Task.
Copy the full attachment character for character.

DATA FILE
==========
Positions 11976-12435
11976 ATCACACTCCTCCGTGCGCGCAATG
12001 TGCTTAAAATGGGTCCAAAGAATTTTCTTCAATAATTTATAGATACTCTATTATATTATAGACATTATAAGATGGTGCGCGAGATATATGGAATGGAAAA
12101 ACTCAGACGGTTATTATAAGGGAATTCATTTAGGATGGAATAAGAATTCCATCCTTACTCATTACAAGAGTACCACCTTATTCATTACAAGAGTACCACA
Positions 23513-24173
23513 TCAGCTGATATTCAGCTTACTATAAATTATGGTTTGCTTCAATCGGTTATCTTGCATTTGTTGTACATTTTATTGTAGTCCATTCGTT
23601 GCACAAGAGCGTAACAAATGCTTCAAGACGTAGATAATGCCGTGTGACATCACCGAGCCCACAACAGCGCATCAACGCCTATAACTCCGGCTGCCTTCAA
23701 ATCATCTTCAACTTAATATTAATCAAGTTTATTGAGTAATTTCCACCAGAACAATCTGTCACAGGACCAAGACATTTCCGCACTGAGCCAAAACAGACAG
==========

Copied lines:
Positions 11976-12435
11976 ATCACACTCCTCCGTGCGCGCAATG
12001 TGCTTAAAATGGGTCCAAAGAATTTTCTTCAATAATTTATAGATACTCTATTATATTATAGACATTATAAGATGGTGCGCGAGATATATGGAATGGAAAA
12101 ACTCAGACGGTTATTATAAGGGAATTCATTTAGGATGGAATAAGAATTCCATCCTTACTCATTACAAGAGTACCACCTTATTCATTACAAGAGTACCACA
Positions 23513-24173
23513 TCAGCTGATATTCAGCTTACTATAAATTATGGTTTGCTTCAATCGGTTATCTTGCATTTGTTGTACATTTTATTGTAGTCCATTCGTT
23601 GCACAAGAGCGTAACAAATGCTTCAAGACGTAGATAATGCCGTGTGACATCACCGAGCCCACAACAGCGCATCAACGCCTATAACTCCGGCTGCCTTCAA
23701 ATCATCTTCAACTTAATATTAATCAAGTTTATTGAGTAATTTCCACCAGAACAATCTGTCACAGGACCAAGACATTTCCGCACTGAGCCAAAACAGACAG